More Western technology firms, including the Finnish-based Nokia and the Swedish company Ericsson, are announcing plans to completely withdraw from the Russian market, according to Reuters. The announcement came shortly after American computer systems company Dell left Russia last week.
Ericsson said it will gradually leave Russia, in the upcoming months and Nokia, its Finnish rival, said it too intends to stop doing business there by the end of the year.
After suspending operations in March, Switzerland-based Logitech International also announced that it would end its remaining operations in Russia. There has been a gradual exodus of tech firms from Russia, big and small. Some have left because doing business there subjects them to oversight and frequently arbitrary fines from Russian regulators.
Following Moscow’s deployment of tens of thousands of troops into Ukraine on February 24, more western companies are selling or shutting down their operations in Russia.
Given the ongoing political obstacles, Paolo Pescatore, an analyst at PP Foresight, said that the process required careful planning.
“We are now seeing the fruits of exit plans that have been months in the works,” Mr. Pescatore said. “They are all now following suit.”
While Nokia announced it would completely exit the country, Ericsson had already announced in April that it had suspended operations in Russia indefinitely.
“By the end of the year, the vast majority of our employees in Russia will have moved on from Nokia, and we have vacated all of our offices,” a Nokia spokesperson said on Monday. “We will retain a formal presence in the country until the legal closure is completed.”
Ericsson, which earlier this year placed its staff on paid leave, also set aside 900 million crowns ($95 million) in the first quarter for asset impairment and other exceptional costs associated with the change.
It announced that it would offer monetary assistance to those affected and has about 400 employees in Russia.
Nokia, which employed 2,000 people in Russia, claimed that the majority of its current operations there are focused on maintaining a small number of essential networks in order to uphold its contractual and humanitarian obligations.
Risks related to the industry, macroeconomic, and competitive factors are present for Nokia. With more businesses planning to take a sizable share in the early stages of 5G, its Mobile Networks business is facing fierce competition.
Nokia’s global presence exposes it to political and economic upheavals that have an impact on revenue. It is also negatively impacted by local disruptive events and transportation capacity issues. The company’s cost-saving programme is essential to lowering support function costs and raising productivity in research and development.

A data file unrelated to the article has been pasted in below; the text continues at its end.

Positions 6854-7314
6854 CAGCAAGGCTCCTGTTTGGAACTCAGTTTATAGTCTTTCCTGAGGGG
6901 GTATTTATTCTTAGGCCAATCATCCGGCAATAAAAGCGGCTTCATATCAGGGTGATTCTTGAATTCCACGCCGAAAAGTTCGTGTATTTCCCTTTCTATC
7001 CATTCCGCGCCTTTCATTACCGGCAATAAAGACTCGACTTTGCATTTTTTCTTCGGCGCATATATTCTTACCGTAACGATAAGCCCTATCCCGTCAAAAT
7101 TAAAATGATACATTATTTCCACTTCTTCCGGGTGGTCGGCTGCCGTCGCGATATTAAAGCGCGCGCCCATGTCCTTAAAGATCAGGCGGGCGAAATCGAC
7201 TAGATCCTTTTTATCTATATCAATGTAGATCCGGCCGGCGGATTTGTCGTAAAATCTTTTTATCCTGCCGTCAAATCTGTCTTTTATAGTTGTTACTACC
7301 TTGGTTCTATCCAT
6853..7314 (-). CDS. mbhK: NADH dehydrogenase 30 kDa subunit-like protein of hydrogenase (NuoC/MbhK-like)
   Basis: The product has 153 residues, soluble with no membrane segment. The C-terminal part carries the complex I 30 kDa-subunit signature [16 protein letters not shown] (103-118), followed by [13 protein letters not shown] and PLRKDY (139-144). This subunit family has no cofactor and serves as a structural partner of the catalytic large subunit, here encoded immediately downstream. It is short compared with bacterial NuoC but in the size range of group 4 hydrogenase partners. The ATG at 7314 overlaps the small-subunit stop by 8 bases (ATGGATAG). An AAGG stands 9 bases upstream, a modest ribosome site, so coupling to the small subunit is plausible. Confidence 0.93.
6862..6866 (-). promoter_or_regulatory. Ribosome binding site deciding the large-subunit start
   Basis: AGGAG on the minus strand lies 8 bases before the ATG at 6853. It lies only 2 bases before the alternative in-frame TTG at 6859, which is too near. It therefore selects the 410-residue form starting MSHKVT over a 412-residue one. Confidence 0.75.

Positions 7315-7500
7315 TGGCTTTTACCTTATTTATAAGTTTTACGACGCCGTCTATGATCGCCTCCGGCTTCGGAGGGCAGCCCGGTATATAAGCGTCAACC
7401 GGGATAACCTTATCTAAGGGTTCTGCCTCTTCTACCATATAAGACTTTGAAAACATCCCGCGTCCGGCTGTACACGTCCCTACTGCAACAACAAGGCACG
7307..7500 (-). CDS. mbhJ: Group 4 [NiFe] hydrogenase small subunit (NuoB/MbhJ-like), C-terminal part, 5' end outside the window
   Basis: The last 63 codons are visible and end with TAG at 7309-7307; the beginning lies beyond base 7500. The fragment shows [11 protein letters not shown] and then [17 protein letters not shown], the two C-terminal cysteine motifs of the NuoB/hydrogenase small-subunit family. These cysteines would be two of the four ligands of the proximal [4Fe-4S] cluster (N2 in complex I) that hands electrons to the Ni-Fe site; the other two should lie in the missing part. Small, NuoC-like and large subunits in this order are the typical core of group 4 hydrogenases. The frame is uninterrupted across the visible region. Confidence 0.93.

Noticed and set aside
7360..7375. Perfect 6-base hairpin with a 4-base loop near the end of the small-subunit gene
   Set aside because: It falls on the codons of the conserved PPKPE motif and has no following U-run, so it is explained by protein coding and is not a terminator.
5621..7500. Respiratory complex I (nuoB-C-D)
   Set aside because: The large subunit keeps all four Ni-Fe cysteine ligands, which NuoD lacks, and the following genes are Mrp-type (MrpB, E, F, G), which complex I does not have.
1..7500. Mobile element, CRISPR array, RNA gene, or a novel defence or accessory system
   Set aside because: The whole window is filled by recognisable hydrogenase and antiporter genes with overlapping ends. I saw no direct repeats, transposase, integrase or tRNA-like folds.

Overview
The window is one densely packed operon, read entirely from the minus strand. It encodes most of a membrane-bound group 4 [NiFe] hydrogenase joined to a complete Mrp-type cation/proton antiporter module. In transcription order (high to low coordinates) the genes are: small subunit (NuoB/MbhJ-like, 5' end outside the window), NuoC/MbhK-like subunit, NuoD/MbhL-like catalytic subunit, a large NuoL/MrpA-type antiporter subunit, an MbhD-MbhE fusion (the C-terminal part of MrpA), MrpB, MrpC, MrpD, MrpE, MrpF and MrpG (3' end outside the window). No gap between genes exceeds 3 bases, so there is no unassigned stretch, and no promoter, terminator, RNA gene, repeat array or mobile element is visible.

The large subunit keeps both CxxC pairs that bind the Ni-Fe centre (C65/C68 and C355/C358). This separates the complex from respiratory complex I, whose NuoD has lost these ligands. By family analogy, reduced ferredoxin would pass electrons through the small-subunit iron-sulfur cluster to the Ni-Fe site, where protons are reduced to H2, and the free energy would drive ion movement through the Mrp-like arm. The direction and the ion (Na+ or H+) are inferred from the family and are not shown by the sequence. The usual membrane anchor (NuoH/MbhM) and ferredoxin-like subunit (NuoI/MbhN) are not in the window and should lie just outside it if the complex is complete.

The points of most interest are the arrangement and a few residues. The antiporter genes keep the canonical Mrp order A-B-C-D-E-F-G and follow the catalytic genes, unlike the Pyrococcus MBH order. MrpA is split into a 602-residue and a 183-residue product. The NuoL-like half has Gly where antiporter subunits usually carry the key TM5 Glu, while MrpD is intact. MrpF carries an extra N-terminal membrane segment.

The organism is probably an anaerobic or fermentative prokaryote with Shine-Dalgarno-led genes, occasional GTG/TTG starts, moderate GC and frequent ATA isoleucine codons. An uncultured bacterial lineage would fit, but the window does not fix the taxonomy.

The business also stated earlier that its revenue would not be impacted by its exit from the Russian market. Russia contributed less than 2% of Nokia’s net sales in the previous year. The business does not anticipate that this choice will have an impact on its ability to meet the 2022 goals, given the strong demand for its products in other regions.
The departure of Ericsson was first reported by the Russian newspaper Kommersant, which also stated that some of its support staff would transfer to a new company that top Russian executives will found. Regarding the new business, Ericsson made no comments.
Due to unfavourable macroeconomic conditions, Ericsson is seeing a decline in sales in the Middle East and Africa. Due to contract rescoping and a decline in demand under certain contracts, the managed service market is under pressure. Advanced business models in mobile broadband and Internet service are also hurting the company.
Other tech companies are beginning to notice the signs with the departure of Ericsson and Nokia. One of Google’s local subsidiaries had to declare bankruptcy earlier this year because Russian authorities had taken the company’s assets, without which they were unable to pay local employees.
Chinese firms Huawei and ZTE are likely to overtake the two Scandinavian companies’ market share following the departure of these two telecom providers. The Chinese firms will also likely come to rely more on the Russian mobile operators MTS and Tele2.
The list of businesses that made the decision to leave Russia after its invasion of Ukraine is continuously updated. Representatives from various industries have arrived with a scathing response to the war, which has a high cost for some businesses. Chains like McDonald’s, PepsiCo, and Shell, for instance, have spent decades cultivating relationships with the nation while juggling intricate business transactions. Shell’s decision to leave Russia would cost the company between $4 billion and $5 billion just in the first quarter.
Already, over 1,000 businesses have scaled back their presence in Russia. Adobe, Amazon, Epic Games, PayPal, AirBnB, Sony, Spotify, Ubisoft, Snap, Nvidia, Disney, Electronic Arts, and many more companies have stopped offering their products or services in Russia.